Matt: Tim, welcome back to the tabloidy pages of Inside Trail Commentary. Seems like last year about this same time when we got this project up and rolling. Year two.
Obviously, there’s been a lot of racing thus far in 2012.
Last weekend saw a big 50k mountain competition in Utah that attracted some International Skyrunning folks along with a host of stout American mountain runners. The aftermath of this race has attracted a lot of discussion regarding a couple of storylines that emerged. The 2012 Speedgoat 50k definitely lived-up to its young yet legitimate mountain running reputation. The speedgoat himself, Karl Meltzer, continues to organize this mountain classic, which took a dramatic turn last Saturday.
So, Tim, what do you make of the events and aftermath of the 2012 Speedgoat 50k? You have run this very race, I believe in 2008. As for 2012, should there have been a DQ? What about the race itself? Give us some perspective.
Tim: Well, thanks, Matt. Good to be back. The commentary never really stopped and certainly the substance that evokes the discussion has only grown in both size and richness. We’ve had some outstanding races in the trail ultra world, including Timmy Olson’s dismantling of Western States, Hal Koerner’s gutsy win at Hardrock, and now the free-for-all at Karl Meltzer’s Speedgoat 50k last Saturday. Ricky Gates clearly won the race on the prescribed race course. Too bad he has to now justify and explain why he’s notched in 2nd place. Though some on the discussion boards want the discourse to end, I don’t see a problem with hashing it out and coming to some sort of legitimate reasoning of why KJ wasn’t DQ’d. I think it’s unfortunate that he received an official finish. KJ’s got deep talent and natural ability but when 200+ people run the correct course and he doesn’t, it’s difficult to give him a placing with the others. And now the ISF (International Skyrunning Federation) comes to the conclusion that KJ should be penalized 3 minutes?(!) – a meaningless penalty. Kilian retains his lead in the Skyrunning standings (whereas he would’ve dropped to 4th if he’d been DQ’d at Speedgoat). Side note: I ran off course towards the end of the 2008 Speedgoat race and crossed the line in 6:37 but was DQ’d. Of course, I’m not Mr. Jornet. Karl did the best he could and what he thought right under the circumstances and congratulations to him for building a truly top level competition when others merely have the facade of such an event.
Moving along, I mentioned one of the most prolific ultraunners in the world, Hal Koerner. It’s terrific seeing him have another great year (Rocky Raccoon 100 win in 13:24 and his 24:50 at Hardrock). Talk about longevity at the top of the field. His Hardrock performance was stunning and illustrates his versatility between flat speed and floating up mountain grades.
It also brings up something I noticed while wasting time at a running store in Palo Alto, CA a couple weeks ago. You (Matt had come up to the Bay Area to visit me for an “Inside Trail Commentary Conference”, including lots of beers, trail running, and talking) and I decided to head down to Zombie Runner to validate our 11 mile slog-run in the Marin Headlands with a purchase of some new pretty running gear and on the way out of the shop we found ourselves standing in front of the book, magazine, and movie shelves and simultaneously wondered “Hmmm, if a non runner, especially non-ultrarunner, was looking at these books and movies, he’d come to the conclusion that the people dominating the sport today are Scott Jurek, Anton Krupicka…, and Dean Karnazes.” Ultramarathon Man, 50/50, and Run by Karnazes, “Unbreakable”, “Indulgence” with Anton, Eat to Run and various magazine ads by and with Jurek all filling the shelves and our squinting eyeballs. While great runners, none of them has really been a force in the sport for at least the last two years. Of course, Jurek has earned his notoriety with years of dominating both in the US and abroad. However, it seemed like a distorted view of where we are currently on the scene. Where are guys like Mike Morton, Mike Wolfe, Jeff Browning, Ryan Sandes (oh yeah, forgot, he’s not American), Hal Koerner, Dave Mackey, Nick Clark? Oh, and where the hell are the women in the sport in terms of marketing?! What makes a runner marketable if it’s not for his current performances? Are simply training feats and cool photos of training runs selling shoes? It’s nice to see “Ultrarunning” magazine use images of current players on its covers. The August cover is a sharp image of Tim Olson (Peral Izumi’s got a handle on their team and knows what sells to true fans of the sport). Any ideas on the dual realities of the current ultra racing scene and the marketing world? Am I just a naïve dope putting too much thought into this thing?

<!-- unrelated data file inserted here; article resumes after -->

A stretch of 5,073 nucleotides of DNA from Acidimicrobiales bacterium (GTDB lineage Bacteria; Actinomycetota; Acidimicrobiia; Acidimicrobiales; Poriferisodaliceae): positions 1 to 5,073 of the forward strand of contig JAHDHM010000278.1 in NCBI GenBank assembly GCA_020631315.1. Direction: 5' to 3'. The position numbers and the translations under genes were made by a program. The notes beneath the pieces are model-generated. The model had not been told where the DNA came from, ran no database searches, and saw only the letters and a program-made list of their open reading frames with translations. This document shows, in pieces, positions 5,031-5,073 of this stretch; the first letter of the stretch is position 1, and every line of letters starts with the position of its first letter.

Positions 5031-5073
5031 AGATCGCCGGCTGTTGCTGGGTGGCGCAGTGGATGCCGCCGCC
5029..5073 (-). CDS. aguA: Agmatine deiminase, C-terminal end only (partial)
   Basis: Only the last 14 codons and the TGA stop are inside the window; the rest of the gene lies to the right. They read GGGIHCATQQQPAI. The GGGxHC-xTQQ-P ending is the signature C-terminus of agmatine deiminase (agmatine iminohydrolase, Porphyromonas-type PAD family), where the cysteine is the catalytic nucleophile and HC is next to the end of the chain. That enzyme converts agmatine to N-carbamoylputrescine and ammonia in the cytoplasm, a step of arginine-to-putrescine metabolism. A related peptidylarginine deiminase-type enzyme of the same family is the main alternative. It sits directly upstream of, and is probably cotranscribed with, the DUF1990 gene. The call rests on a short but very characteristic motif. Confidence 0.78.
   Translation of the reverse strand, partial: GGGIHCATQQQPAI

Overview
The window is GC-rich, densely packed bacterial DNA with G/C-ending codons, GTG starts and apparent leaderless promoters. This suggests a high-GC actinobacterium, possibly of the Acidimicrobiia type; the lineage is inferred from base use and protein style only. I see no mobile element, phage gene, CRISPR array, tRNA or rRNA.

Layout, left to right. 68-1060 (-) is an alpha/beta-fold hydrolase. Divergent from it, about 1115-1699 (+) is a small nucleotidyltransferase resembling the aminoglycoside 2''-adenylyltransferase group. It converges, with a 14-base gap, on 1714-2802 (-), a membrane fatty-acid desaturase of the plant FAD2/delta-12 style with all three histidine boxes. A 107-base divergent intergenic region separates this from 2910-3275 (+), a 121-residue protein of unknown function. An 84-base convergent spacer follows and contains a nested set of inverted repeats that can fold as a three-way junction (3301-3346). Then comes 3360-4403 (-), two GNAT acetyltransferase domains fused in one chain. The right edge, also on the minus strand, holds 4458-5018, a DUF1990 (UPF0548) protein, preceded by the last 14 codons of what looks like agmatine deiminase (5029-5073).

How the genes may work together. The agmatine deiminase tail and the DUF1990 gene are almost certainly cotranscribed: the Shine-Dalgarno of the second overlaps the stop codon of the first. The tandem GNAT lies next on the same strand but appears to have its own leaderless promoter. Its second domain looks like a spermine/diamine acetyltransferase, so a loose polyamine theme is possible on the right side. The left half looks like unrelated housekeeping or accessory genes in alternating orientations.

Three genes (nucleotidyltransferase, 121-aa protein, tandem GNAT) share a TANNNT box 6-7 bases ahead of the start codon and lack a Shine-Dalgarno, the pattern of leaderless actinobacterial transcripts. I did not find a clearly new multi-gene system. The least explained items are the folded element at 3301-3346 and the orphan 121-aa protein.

Matt: To the task at hand: address the two points you so generously bring to this article: Kilian Jornet running buck wild at the Speedgoat 50k and the popular perception of ultra running (or WWAD – What Would Anton Do).